Abstract Lost circulation caused by low fracture gradients is the cause of many drilling related problems. Typically the operational practice when lost circulation occurs is to add loss circulation materials (LCM) to stop mud from flowing into the formations. To improve the treatment for lost circulation caused by low fracture gradients, especially designed materials in mud system are used to seal the induced fractures around the wellbore. This operation is in the literature referred to as wellbore strengthening that has been found to be a very effective in cutting Non-Productive Time (NPT) when drilling deep offshore wells. Size, type and geometry of sealing materials are debating issues when different techniques are applied. Also the phenomenon is not truly understood when these techniques applied in different sedimentary basins. This paper presents development and simulation results of a three-dimensional Finite-Element Model (FEM) for investigating wellbore strengthening mechanism. This study also describes a procedure for designing Particle Size Distribution (PSD) in field applications. To better understand the numerical results, the paper also reviews the connection between Leak of Tests (LOTs) and wellbore hoop stress and how these LOTs can mislead in fracture gradient determination. A comprehensive field database was collected from different sedimentary basins for this study. Results demonstrate that the maximum attainable wellbore pressure achieved by wellbore strengthening is strongly controlled by stress anisotropy. Results also show that Particle Size Distribution (PSD) of wellbore strengthening should be designed in order to seal the fractures close to the mouth and at fracture tip. This will result both in maximizing hoop stress restoration and tip-screening effects. In addition this model is able to show the exact fracture geometry formed around the wellbore that will help to optimize the sealing materials design in wellbore strengthening pills. To support numerical modeling results, near wellbore fracture lab experiments on Sandstone and Dolomite samples were also presented. Laboratory experiments results reveal importance of rock permeability, tensile strength and fluid leak-off in wellbore strengthening applications.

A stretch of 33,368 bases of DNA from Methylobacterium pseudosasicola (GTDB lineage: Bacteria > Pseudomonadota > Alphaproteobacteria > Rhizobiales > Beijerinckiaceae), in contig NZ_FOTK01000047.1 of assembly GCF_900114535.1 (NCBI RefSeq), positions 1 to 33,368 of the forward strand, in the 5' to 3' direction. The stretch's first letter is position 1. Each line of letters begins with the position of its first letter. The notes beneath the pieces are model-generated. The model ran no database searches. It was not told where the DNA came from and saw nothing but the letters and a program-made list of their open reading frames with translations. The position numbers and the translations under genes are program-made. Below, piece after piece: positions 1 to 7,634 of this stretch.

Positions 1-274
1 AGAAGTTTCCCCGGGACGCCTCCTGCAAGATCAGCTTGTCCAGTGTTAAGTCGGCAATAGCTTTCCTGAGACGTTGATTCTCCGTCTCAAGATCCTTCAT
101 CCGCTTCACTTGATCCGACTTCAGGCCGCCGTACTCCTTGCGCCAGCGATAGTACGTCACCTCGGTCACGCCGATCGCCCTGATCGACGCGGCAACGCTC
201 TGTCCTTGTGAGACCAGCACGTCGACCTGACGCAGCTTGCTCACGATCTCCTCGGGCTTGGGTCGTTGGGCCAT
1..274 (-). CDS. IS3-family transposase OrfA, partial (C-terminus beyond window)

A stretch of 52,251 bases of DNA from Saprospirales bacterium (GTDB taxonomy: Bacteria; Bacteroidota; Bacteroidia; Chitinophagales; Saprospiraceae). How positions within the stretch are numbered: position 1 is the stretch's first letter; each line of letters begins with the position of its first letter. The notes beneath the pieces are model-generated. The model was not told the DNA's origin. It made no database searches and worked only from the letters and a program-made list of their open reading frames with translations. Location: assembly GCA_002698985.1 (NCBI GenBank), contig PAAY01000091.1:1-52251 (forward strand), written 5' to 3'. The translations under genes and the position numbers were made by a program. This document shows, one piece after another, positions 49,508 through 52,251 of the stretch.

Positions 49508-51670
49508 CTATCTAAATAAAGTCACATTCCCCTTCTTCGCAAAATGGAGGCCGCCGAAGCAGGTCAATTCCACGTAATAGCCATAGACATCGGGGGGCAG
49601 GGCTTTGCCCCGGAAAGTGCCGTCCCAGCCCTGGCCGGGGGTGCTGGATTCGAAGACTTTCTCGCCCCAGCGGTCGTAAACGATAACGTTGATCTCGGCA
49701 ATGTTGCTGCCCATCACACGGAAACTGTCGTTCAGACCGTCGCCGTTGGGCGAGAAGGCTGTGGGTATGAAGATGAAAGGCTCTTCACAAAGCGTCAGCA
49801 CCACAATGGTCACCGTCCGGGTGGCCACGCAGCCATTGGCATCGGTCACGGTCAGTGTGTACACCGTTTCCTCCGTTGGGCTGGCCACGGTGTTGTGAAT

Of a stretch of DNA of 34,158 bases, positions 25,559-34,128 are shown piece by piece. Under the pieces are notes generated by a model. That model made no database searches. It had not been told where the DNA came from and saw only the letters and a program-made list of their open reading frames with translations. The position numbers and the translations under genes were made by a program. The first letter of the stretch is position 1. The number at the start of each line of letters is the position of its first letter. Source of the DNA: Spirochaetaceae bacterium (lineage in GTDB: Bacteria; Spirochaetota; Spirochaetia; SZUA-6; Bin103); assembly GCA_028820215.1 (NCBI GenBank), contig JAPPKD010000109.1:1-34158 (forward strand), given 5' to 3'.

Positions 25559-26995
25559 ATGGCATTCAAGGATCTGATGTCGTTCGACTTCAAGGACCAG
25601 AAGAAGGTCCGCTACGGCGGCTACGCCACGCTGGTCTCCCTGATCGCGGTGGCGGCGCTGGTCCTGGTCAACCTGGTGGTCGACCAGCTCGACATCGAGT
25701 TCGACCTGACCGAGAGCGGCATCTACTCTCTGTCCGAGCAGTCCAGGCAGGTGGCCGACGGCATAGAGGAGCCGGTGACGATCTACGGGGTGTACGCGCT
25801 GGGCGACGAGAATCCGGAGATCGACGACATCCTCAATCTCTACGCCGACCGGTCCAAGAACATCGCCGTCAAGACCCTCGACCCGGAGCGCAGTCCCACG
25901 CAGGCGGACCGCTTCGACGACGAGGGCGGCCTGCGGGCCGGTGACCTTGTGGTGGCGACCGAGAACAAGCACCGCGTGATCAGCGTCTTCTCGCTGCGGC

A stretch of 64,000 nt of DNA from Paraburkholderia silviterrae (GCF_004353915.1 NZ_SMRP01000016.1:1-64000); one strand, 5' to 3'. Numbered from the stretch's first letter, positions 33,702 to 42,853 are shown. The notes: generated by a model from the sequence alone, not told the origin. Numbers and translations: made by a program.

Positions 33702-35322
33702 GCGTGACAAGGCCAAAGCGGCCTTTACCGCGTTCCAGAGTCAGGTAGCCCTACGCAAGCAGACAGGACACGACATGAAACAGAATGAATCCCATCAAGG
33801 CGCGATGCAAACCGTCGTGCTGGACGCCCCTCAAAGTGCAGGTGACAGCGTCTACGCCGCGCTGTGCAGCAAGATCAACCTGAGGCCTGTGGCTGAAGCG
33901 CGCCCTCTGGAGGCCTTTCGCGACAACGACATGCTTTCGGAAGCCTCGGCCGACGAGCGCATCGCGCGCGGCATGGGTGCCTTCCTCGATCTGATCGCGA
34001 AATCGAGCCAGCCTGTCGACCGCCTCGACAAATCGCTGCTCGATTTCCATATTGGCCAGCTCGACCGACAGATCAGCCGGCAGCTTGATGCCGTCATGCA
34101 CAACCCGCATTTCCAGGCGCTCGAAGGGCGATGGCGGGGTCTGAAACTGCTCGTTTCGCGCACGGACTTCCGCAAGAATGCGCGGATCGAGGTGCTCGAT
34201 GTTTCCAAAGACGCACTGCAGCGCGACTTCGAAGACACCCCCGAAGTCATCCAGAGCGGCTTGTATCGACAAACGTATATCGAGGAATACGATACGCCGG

Abstract Hydraulic fracturing is recognized as a successful stimulation technique for enhanced hydrocarbon recovery from unconventional tight reservoirs. Technological advancement in directional drilling has led the petroleum industry to drill arbitrarily oriented wellbores for exploitation of reservoirs, which otherwise could not be economically produced. Prediction of fracture initiation from such wellbores is therefore essential for petroleum industries to undertake efficient hydraulic fracturing stimulation tasks. In a hydraulic fracturing process, fluid is injected under pressure through the wellbore in order to overcome native stresses and to cause failure of rocks, thus creating fractures in a reservoir. These fractures create a passage through which hydrocarbon flows into the well from the shale formation. Based on the superposition principle and elasticity theory, a total stress field mathematical model while staged fracturing for horizontal well is abstractly presented in this paper, considering systematically influencing factors such as wellbore pressure, in-situ stress distribution, seepage effect of fracturing fluid, and induced stress produced by hydraulic fracture. The law of initial and subsequent fractures initiation is studied. The results show that the initial fracture initiation is affected by the wellbore azimuth angle, and it is easy for transverse fractures to form when the minimum in-situ horizontal stress along the wellbore direction. The stress distribution around wellbore is influenced by induced stress field, and when the initial fracture height is constant, the effect decreases gradually along wellbore direction until the combined stress field tends to the in-situ stress field. In a certain position from the initial fracture, the bigger the fracture height, the greater the induced stress, and in particular, the influence on induced stress along the wellbore direction is more obvious. Induced stress can increase subsequent fractures initiation pressure, whose level will reach 30% and increase as the fracture height increases. When fracture height is constant, the increase level of initiation pressure decreases rapidly with the increase of fracture spacing. There is well coincidence between computational solution and measured result. Results from the analytical and numerical models used in this study are interpreted with a particular effort to enlighten the causes of abnormally high treating pressures during hydraulic fracture treatments, as well as engineers study recovery techniques.